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Garden Club of Cape Coral | Preparing your landscape for hurricane season

By CATHY DUNN - Garden Club of Cape Coral | Jun 7, 2024

Flooding from a hurricane. UF/IFAS

Those of us who experienced Hurricane Ian two years ago are painfully aware that we have just entered hurricane season in Florida, which lasts from June 1 to Nov. 30. While August and September are generally the most active months, we unfortunately need to be prepared for the occurrence of hurricanes for half of our year. While there is no way you can fully prepare for major devastation in advance, there are strategies that you can implement starting now to ensure that your landscape and gardens are prepared for a major storm and provide a smoother recovery.

Tree maintenance is probably the most critical element in preparing your landscape for hurricane season. Hopefully, you have followed the “right tree right place” guidance by planting trees that are best suited for your landscape. This includes planting larger trees away from your home and other structures and away from power lines to reduce the risk of branches, or even uprooted trees, from falling on your home or power lines. Your maintenance program should include regular pruning and maintenance of your trees to appropriately trim the tree and remove crossed, dying or damaged limbs. Trees with a canopy in proportion to the trunk and branches are better prepared to withstand strong winds.

“Hurricane trimming” of palms is one of the more controversial aspects of tree maintenance. Did you know that the Cape Coral Code of Ordinances states: “Palms shall only be pruned in such a manner that removal of fronds does not exceed a 9:00 to 3:00 pattern and no more than one-half of the fronds are removed at a single time”? The University of Florida does NOT recommend hurricane trimming for a number of reasons. First, excessive pruning reduces the canopy size and results in reduced photosynthetic capacity. Over-pruning may result in greater frond production, but the resulting fronds are usually smaller in size.

Observations of palms after the severe hurricane seasons of 2004, 2005 and Ian in 2022 showed that “hurricane-cut” palms were more likely to have their crowns snapped off than palms with fuller crowns. Horticulturists theorize that this occurred because the youngest fronds at the top of the palm had not hardened off to the same extent as the older fronds, and therefore lacked the support of the older leaf bases.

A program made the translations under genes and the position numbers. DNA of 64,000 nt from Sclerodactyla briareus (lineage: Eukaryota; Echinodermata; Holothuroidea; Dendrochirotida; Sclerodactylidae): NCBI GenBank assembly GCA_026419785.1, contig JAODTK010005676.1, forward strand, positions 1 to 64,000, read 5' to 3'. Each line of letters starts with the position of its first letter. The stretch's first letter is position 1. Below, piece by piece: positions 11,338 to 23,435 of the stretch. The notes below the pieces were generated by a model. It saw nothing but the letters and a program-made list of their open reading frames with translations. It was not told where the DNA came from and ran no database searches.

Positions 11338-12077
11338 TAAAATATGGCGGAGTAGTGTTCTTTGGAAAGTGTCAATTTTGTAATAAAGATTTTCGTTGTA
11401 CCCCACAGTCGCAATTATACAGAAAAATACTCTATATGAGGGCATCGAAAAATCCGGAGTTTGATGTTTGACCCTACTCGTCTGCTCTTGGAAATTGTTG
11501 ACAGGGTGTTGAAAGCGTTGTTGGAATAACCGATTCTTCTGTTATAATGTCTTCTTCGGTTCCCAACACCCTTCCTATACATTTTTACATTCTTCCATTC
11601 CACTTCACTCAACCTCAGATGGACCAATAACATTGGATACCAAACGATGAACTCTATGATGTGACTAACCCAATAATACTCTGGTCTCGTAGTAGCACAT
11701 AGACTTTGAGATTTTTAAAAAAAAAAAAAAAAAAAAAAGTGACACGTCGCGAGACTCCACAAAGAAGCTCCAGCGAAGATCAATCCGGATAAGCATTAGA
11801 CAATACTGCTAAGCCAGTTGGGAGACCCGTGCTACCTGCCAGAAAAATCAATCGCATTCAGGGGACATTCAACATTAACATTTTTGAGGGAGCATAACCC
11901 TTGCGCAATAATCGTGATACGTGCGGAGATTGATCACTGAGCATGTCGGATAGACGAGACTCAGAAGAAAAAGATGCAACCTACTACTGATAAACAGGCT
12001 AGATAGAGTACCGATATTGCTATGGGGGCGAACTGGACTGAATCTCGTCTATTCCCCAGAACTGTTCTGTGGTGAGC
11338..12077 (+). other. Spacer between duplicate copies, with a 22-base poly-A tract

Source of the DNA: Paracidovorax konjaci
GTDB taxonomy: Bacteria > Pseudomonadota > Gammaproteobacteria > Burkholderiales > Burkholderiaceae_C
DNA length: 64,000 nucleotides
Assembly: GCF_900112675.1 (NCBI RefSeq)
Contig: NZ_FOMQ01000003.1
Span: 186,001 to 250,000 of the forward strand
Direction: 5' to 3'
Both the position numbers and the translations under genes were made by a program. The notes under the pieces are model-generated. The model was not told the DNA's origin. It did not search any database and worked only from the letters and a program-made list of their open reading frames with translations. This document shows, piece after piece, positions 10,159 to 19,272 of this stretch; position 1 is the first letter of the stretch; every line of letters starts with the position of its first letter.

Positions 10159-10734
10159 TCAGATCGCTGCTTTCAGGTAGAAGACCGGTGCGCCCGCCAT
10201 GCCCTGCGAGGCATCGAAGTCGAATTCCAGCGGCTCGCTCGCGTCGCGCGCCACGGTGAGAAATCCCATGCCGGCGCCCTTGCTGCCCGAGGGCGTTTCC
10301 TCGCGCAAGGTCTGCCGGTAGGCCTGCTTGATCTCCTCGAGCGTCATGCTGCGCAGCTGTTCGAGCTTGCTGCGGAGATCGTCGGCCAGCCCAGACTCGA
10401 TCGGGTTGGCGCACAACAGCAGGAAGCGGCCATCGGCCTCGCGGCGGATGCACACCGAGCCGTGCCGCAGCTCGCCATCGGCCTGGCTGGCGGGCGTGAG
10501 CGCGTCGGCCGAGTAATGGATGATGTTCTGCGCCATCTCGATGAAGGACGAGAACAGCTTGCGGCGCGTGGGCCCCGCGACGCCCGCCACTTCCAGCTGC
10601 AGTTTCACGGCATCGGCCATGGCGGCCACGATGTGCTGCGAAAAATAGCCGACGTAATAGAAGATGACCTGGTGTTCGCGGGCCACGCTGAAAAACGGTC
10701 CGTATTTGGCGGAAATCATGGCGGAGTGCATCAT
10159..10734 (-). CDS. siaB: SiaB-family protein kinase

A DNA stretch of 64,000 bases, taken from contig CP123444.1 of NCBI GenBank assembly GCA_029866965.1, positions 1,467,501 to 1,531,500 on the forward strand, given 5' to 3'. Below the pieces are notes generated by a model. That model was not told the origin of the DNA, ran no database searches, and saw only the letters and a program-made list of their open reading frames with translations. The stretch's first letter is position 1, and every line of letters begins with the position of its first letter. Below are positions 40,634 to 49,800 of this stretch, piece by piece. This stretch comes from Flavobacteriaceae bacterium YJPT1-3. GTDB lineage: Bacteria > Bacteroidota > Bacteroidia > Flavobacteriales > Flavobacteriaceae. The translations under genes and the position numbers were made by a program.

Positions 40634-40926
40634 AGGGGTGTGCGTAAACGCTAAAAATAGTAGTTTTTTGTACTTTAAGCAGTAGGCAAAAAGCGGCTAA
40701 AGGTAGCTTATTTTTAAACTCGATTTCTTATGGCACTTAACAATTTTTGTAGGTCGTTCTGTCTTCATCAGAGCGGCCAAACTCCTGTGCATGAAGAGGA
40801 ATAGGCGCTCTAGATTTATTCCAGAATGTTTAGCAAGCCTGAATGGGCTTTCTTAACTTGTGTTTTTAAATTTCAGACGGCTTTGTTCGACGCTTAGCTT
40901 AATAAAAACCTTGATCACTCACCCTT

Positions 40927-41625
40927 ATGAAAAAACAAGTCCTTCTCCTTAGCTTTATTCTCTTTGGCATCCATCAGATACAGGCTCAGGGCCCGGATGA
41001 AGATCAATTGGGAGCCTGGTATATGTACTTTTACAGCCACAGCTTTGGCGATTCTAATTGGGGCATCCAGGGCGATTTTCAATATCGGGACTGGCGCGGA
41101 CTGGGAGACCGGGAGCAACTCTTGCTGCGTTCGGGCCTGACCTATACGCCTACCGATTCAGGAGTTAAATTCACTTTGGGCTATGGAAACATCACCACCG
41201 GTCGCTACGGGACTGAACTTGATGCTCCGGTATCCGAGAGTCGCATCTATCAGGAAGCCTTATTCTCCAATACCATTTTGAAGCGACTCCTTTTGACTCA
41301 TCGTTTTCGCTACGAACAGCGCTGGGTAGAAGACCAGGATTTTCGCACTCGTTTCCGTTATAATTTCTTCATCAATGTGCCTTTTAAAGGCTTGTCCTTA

You should make a detailed plan now that you can implement quickly in the event of an approaching hurricane. First, take photos and document your property. Evaluate your landscape and develop a plan for protecting outdoor structures and planters; determine where you can move container plants, hanging baskets, yard ornaments and any other unsecured items to a sheltered area. Plan to turn off your irrigation systems because hurricanes invariably bring heavy rains, and you don’t want to increase flooding in your landscape.

Other proactive steps that you can take in your landscape include keeping stormwater systems clean by keeping grass clippings and plant debris out of storm drains; ensuring that gutters are firmly attached and directing water away from your home; clearing gutters of leaves, branches and debris; and placing pavers in runoff areas to reduce soil erosion. If you have rain barrels, leave the spigots open; if the barrels are connected to your gutters disconnect them to prevent overflowing. To prevent damage in high winds, you should consider moving barrels that aren’t full of water to a secure area.

After Ian, I’m sure that the arrival of hurricane season can cause concern for many of us, but one way to reduce your anxiety is to proactively prepare your landscape and gardens in advance of a potential storm. Being aware of prospective threats to your landscape and mitigating them before a storm approaches will save you valuable time, and having an organized plan to protect your landscape will provide you with one less concern before a storm strikes. For more detailed information, the University of Florida has excellent resources for preparing your landscape for hurricanes, as well as tips for cleanup after a storm: https://extadmin.ifas.ufl.edu/disaster/

Cathy Dunn is a Lee County Master Gardener Volunteer, Garden Club of Cape Coral member and President of the James E. Hendry Hibiscus Chapter. Visit www.gardenclubofcapecoral.com and like us on our Facebook page.